Lady Thief Page 2

My knuckles were rubbing over my cheek before I knew what I were about. He weren’t the only one that Gisbourne and the sheriff had left marks on. The new scar I’d gotten for marrying Gisbourne to save Rob’s life were harder than the last, like something were stuck deep inside it. It were longer too. “They never do.”

He let a moment pass. “I don’t want you out here.”

“Yes, you do.”

“You need sleep.”

I just huffed at that.

“You’ll freeze,” he said.

“I like the cold,” I said, tucking my cloak tighter around me anyway. He opened his mouth to try and shake me off again, so I asked the one thing I knew would hush him. “What do you dream of, Rob?”

He glared at me, but his eyes fluttered shut and he shook his head.

I rested my leg against his. He breathed a deep sigh, but his leg eased into mine.

We didn’t talk more. We stayed quiet and wakeful in the cloisters till we were half-froze, until the sun came up and the monks walked their silent ways and I wondered if God were making Rob pay for his sins or just my own.

Chapter Two

John kicked my boot, and I jerked. It weren’t like I’d been sleeping, just tucked inside a half-frozen stillness that had settled down on my skin. Rob kicked him back for it, and John stepped free. “You really want to take me on, Rob?” he asked. John were smiling, but he were standing between me and Rob again.

“Not at the moment,” Rob allowed, standing and pulling me up, going round John to do it. He held me a moment, his hands on my arms, his face glowing heat onto mine.

John looked over his shoulder at us.

“Don’t want to be late,” Much said.

Rob let me go and I glared at Much. It weren’t like me and Rob had more than our share of soft moments.

“What?” Much asked me, but I shook my head. The boy had less sense than a wooden post sometimes.

Rob led the way, and I followed behind him, with Much behind me and John at the flank. The winter forest were different for us; the snow covered the ground and made everything in the forest a lie, a trick. Holes were covered over, once-strong branches were brittle and weak. Everything looked beautiful and clear, like the world were at peace, but what it really meant was not a thing could live upon its frightful cold.

Not even me, and I were a creature meant for no warmth, no sun, no light. The winter forest wouldn’t hide me in its branches, weren’t strong enough for me to run along the trees, and it made me stand out against its snow.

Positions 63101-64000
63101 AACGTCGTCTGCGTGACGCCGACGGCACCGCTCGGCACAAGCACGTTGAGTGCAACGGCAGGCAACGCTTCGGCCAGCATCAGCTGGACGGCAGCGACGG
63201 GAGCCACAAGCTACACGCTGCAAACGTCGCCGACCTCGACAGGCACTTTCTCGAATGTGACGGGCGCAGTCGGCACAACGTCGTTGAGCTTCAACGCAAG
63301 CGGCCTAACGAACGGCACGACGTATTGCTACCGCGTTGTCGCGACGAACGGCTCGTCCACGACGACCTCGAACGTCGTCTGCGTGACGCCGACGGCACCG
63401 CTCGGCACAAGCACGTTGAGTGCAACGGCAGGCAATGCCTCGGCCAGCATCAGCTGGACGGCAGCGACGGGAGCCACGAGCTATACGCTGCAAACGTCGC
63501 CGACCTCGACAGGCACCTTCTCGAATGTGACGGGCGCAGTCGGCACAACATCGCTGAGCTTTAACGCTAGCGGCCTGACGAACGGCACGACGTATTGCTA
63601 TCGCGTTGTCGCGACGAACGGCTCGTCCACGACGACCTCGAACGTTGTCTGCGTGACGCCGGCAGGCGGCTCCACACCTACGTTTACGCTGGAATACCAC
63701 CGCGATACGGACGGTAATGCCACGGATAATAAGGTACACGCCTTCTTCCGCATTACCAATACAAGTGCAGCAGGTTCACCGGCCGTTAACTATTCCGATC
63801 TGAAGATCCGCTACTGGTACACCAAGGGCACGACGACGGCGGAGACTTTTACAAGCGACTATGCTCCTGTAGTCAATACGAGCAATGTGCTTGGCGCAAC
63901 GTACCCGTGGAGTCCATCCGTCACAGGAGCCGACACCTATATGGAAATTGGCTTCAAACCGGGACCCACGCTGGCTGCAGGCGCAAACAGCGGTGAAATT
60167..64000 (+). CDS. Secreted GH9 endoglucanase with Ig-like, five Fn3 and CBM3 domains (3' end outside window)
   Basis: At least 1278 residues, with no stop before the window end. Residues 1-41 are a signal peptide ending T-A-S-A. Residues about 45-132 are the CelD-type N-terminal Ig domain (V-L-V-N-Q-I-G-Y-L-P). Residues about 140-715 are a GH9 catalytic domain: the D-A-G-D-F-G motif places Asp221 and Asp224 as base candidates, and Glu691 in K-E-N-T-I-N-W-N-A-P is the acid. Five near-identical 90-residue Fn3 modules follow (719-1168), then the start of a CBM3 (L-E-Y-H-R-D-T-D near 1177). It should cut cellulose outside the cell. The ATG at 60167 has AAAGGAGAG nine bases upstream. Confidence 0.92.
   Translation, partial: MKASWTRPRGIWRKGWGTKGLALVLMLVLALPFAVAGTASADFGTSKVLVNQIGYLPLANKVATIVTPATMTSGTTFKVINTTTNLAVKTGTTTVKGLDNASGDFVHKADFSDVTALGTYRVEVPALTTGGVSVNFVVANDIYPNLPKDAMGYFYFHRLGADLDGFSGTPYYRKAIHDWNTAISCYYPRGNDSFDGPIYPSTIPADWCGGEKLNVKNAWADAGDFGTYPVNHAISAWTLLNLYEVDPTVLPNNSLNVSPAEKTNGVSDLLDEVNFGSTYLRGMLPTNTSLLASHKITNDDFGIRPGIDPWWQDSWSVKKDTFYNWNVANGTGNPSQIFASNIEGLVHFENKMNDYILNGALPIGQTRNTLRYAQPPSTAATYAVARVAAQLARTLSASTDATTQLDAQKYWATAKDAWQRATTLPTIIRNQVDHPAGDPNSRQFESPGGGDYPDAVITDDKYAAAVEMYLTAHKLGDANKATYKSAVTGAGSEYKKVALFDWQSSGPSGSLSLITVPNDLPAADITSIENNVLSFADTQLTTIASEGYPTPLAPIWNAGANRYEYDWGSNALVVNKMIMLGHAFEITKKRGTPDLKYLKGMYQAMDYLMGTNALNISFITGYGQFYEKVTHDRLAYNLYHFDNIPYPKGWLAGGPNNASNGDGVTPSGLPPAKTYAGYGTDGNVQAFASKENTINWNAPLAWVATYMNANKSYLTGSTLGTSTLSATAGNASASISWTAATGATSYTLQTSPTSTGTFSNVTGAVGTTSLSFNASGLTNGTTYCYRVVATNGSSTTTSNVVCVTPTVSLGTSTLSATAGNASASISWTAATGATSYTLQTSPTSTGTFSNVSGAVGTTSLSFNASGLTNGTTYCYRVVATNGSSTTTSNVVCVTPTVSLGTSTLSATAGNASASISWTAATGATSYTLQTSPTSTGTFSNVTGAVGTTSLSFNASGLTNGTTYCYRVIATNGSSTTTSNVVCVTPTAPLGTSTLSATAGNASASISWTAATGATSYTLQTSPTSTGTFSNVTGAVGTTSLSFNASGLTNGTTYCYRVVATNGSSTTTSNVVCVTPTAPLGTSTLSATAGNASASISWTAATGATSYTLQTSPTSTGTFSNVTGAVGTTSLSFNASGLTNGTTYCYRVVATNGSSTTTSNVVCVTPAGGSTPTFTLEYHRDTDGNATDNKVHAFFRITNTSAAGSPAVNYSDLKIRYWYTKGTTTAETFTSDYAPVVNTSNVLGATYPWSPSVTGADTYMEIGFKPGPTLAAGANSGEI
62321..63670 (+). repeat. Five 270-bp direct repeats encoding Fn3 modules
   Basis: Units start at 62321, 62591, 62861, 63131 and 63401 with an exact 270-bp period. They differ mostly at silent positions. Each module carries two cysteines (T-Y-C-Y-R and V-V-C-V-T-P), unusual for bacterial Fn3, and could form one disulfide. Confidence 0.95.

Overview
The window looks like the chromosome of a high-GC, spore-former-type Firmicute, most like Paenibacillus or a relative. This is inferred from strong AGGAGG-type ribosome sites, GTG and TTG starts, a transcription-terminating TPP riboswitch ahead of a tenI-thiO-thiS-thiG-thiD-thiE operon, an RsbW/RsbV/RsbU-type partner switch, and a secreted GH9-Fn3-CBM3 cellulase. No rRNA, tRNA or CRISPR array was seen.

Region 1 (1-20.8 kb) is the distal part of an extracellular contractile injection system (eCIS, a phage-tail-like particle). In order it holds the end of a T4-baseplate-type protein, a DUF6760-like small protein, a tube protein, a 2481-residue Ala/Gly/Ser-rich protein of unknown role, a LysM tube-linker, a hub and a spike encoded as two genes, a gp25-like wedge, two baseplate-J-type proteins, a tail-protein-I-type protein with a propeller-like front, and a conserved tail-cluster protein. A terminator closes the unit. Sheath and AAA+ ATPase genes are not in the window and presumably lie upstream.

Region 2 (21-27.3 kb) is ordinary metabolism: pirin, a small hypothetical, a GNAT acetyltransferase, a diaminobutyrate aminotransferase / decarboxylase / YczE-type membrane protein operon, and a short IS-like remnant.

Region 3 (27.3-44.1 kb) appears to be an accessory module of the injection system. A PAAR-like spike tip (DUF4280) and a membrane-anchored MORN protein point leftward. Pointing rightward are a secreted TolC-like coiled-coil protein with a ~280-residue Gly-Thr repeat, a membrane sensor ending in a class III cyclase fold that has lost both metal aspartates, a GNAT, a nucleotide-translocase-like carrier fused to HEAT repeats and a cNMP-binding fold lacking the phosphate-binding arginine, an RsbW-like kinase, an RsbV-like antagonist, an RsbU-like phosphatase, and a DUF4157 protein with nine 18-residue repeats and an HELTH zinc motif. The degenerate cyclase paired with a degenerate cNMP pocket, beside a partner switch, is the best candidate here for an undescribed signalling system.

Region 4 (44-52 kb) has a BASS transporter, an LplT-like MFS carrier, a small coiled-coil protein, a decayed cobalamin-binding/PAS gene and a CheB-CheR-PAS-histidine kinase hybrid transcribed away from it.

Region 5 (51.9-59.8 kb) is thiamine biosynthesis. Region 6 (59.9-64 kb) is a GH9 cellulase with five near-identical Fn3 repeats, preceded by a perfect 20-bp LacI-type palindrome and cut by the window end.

My forest had turned on me.

The closer we got to Edwinstowe, the more the thing turned into a dance. In the winter forest, you could see farther than were fair good for a thief or her friends, so each step forward were a step to the side, stepping close to a tree to blend dark clothes to dark wood.

On the edge of Edwinstowe, the others stayed against the trees while I moved forward. I were still the best at this part, moving silent and unseen through a place. I taught the others what I could, but there weren’t no teaching the shadows to welcome you in.

I stole through the rough rows of houses to the well in the center of town. I waited on the side of the nearest house, listening.

Their heavy footfalls were loud enough to announce them from far off. The knights strode through the town, the lane empty but for them. The villagers had learned to stay well below their notice; the knights were wont to take whatever they pleased.

I heard a door open in the quiet, and the footfalls stopped. “Sirs,” said a breathlike voice, so oversoft I couldn’t tell who spoke.

“Miss,” the two returned.

“Why, I was just headed to the well for some water,” the voice purred out.

“Allow us to help.”

Quick moments passed before the two knights appeared, one holding a pail and the other holding the arm of Agatha Morgan, Mistress Morgan’s redheaded eldest child. The first knight hooked the pail onto the rope and set to lowering it while Aggie leaned back against the well, batting her pretty lashes up at the second knight.

“How do the menfolk fare?” she asked sweet. “My father is one of the men rebuilding the wall.”

“Is he?” the knight asked. “I’ll ask for him and bring you news. The reconstruction goes well, and since we’ve come to town the vagabonds responsible for the destruction of the castle haven’t shown their faces.”

“Good thing,” the first knight responded, heaving back to pull up the full pail. “We’d show them what a few good English knights can do to lawless rebels.”

“Is it true the king himself ordered you to come look after us?” she asked.

“King’s away,” the first knight reminded her. He weren’t quite noticing her game.

The second knight knew what she were about, and she arched her back from the well. He grinned. “The prince sent us. The castle, the wood, and the whole county falls back to his care without a sheriff. And we promised to take very good care of it in his absence.” He stepped closer to Aggie, looking shameless at her chest as she smiled at him. “Have you good ladies missed having your men about?” he asked.

It were meant to sound saucy, I’m sure, but it were all I could do not to spit. Honestly, all the knights were pigs and Aggie were a damn fool. Not many women in Nottinghamshire—specially the married ones without their husbands—had slept peaceful and safe with their men forced to work for the Crown. And Aggie may have giggled when he touched her, running his hand up her arm, but I stepped forward.

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